Journal Oncology (williston Park, N.y.)
    Excerpt

    Squamous cell carcinoma of the head and neck is a potentially curable neoplasm. Historically, the standard approach to treatment has been either surgery or radiation therapy, or a combination of the two. Over the past two decades, the role of chemotherapy in the curative approach to head and neck cancer has been evolving. Drugs like fluorouracil (5-FU), cisplatin (Platinol), methotrexate, paclitaxel (Taxol), docetaxel (Taxotere), and bleomycin (Blenoxane) have been investigated in both the palliative and curative settings. Multiple combination regimens have been used as neoadjuvant or induction regimens, but to date the original combination of cisplatin and fluorouracil is still the standard of therapy. UFT, a combination of uracil and tegafur (a fluorinated pyridine analogue), has been available in Japan as an oral form of treatment for squamous cell head and neck cancers. This article describes the rationale behind the use of UFT as an agent for the treatment of squamous cell carcinoma of the head and neck as well as data from ongoing investigations exploring its use in this disease.

    Title Induction Chemotherapy with Cisplatin, Fluorouracil, and High-dose Leucovorin for Squamous Cell Carcinoma of the Head and Neck: Long-term Results.
    Date October 1997
    Journal Journal of Clinical Oncology : Official Journal of the American Society of Clinical Oncology
    Excerpt

    PURPOSE: A phase II trial of cisplatin, fluorouracil, and leucovorin (PFL) induction chemotherapy in patients with locally advanced squamous cell carcinomas of the head and neck region (HNCA). PATIENTS AND METHODS: One hundred two patients (stage III/IV, previously untreated) were treated with induction PFL. Patients with resectable primary tumor site lesions and clinical complete response (CR) were offered radiotherapy (RT) without surgery to the primary tumor site. Response, toxicity, local-regional therapy, survival, and preservation of the primary tumor site were assessed. RESULTS: Among 279 courses, the overall response rate was 81%. Nineteen (19%) failed to respond, including three who died during therapy. Sixty-seven (69%) of 97 with assessable primary lesions had a clinical CR at the primary tumor site. Pathologic CR was recorded in 46 of 55 (84%) clinical CR patients who had biopsies performed on the primary tumor site. Toxicities resulted in unexpected hospitalizations in 19% of cases. After definitive local-regional therapy, 84 (82%) were disease-free including 71 (69%) with preserved primary tumor site anatomy. With a median follow-up time of 63 months, the cause-specific, overall (OS), and failure-free survival (FFS) rates at 5 years are 58%, 52%, and 51%. Local failure occurred in 29 of 102 (29%) and the local control rate at 5 years was 68%. CONCLUSION: PFL has significant activity with acceptable toxicity in patients with advanced disease who have a good performance status. Preservation of the primary tumor site could be achieved without apparent loss of local control or survival. Management of neck disease by surgery or RT must be individualized and separate from management of primary tumor. Survival compares favorably with similar trials of induction chemotherapy or chemoradiotherapy.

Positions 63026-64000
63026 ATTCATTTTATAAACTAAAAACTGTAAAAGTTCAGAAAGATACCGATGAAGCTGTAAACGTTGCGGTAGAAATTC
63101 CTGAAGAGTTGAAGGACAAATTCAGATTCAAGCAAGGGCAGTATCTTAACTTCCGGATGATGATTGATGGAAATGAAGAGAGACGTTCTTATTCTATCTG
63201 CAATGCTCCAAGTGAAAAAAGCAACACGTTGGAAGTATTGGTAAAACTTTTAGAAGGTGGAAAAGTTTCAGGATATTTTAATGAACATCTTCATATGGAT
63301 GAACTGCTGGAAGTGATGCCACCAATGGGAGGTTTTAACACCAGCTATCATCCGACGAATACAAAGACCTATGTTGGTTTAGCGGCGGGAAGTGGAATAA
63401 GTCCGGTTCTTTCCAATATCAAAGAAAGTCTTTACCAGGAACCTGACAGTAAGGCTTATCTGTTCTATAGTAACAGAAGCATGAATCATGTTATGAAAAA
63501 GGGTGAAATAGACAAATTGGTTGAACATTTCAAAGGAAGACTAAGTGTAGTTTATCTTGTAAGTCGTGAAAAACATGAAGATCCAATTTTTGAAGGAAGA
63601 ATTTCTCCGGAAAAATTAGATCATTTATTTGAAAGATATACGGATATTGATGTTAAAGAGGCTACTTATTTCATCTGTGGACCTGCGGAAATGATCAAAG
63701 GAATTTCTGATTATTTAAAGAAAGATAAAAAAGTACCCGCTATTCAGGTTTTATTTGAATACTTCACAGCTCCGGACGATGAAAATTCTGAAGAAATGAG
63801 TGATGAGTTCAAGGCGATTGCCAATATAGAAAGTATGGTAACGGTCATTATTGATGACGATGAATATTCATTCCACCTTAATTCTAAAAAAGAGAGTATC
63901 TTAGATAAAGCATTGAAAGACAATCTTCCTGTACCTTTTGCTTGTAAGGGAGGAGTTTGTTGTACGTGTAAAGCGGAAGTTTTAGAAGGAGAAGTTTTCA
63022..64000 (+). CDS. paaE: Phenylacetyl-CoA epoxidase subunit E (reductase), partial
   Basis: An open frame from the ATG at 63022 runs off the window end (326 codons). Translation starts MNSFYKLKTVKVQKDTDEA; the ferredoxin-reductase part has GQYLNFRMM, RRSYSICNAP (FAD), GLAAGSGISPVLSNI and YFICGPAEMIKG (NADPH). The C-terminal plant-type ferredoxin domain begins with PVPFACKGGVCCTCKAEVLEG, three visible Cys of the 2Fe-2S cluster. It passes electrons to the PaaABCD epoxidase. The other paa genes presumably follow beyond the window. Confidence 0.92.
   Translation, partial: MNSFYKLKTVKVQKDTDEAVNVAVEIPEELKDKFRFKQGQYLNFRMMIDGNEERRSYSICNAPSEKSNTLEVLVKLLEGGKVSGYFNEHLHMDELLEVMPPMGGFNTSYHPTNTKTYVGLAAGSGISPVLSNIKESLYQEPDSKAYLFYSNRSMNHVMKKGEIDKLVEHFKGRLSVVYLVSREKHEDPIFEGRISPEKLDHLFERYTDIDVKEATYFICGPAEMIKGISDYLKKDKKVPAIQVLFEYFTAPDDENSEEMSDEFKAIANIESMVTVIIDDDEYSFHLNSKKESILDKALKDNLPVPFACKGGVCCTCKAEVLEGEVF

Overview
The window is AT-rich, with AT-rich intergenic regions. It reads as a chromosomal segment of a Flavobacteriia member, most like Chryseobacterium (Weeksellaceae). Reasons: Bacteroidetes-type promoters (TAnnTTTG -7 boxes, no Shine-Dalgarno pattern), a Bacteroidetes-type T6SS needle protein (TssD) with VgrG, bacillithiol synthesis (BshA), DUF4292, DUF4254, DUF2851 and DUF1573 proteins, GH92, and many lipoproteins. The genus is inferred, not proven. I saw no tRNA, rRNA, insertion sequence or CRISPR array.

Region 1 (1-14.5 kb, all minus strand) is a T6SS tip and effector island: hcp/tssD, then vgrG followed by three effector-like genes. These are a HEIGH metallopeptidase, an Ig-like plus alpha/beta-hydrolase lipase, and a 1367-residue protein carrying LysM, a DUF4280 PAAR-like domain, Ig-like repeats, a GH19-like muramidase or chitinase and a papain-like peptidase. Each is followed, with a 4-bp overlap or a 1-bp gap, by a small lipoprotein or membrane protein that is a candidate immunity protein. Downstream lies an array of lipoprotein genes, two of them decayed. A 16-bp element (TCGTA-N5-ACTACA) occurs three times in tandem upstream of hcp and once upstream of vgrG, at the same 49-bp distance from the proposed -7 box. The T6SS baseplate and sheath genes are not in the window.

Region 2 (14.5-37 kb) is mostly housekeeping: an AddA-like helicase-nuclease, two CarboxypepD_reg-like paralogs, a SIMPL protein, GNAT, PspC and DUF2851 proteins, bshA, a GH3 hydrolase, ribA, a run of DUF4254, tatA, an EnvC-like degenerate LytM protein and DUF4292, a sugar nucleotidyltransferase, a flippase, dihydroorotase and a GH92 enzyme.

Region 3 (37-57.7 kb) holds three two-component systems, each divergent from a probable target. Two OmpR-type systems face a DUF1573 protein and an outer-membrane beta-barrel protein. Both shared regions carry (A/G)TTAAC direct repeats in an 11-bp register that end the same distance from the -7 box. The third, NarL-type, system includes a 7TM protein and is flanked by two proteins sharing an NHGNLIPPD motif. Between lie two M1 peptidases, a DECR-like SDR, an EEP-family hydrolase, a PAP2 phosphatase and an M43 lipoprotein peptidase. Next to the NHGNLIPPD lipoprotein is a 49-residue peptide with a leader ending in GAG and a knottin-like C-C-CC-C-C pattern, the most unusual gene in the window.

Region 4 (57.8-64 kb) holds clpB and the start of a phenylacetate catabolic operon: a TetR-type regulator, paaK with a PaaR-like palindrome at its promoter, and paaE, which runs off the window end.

Title Induction Chemotherapy in the Management of Squamous Cell Cancer of the Head and Neck.
    Date June 1997
    Journal The Cancer Journal from Scientific American
    Title Glutaric Acidemia Type Ii. Comparison of Pathologic Features in Two Infants.
    Date November 1988
    Journal Archives of Pathology & Laboratory Medicine
    Excerpt

    Glutaric acidemia type II (GA II) is a metabolic disorder caused by deficiency of electron transport flavoprotein or its oxyreductase. It is characterized by acidosis, hypoglycemia, hyperammonemia, organic aciduria, and "sweat-sock" odor. Neonatal GA II differs from most inborn metabolic errors in that there are prominent congenital malformations. We recently observed two infants at autopsy with GA II whose malformations included: subcortical renal glomerular cysts, renal medullary dysplasia, cerebral pachygyria, pulmonary hypoplasia, and facial dysmorphism. In addition, there was lipid accumulation in liver, heart, and renal tubular epithelium, tissues that use fatty acids as a primary source of energy. Review of previous reports of 12 patients showed that these lesions are typical of neonatal GA II. The pattern of lesions, in particular the striking localization of renal dysplasia to the medulla, suggests that the malformations may be the consequence of an accumulation of toxic metabolites that is not corrected by placental transfer.

    Title The Prognostic Value of Thymidylate Synthase and P53 Expression in Patients Treated with Induction Chemotherapy for Squamous Cell Carcinoma of the Head and Neck.
    Date
    Journal The Oncologist
    Excerpt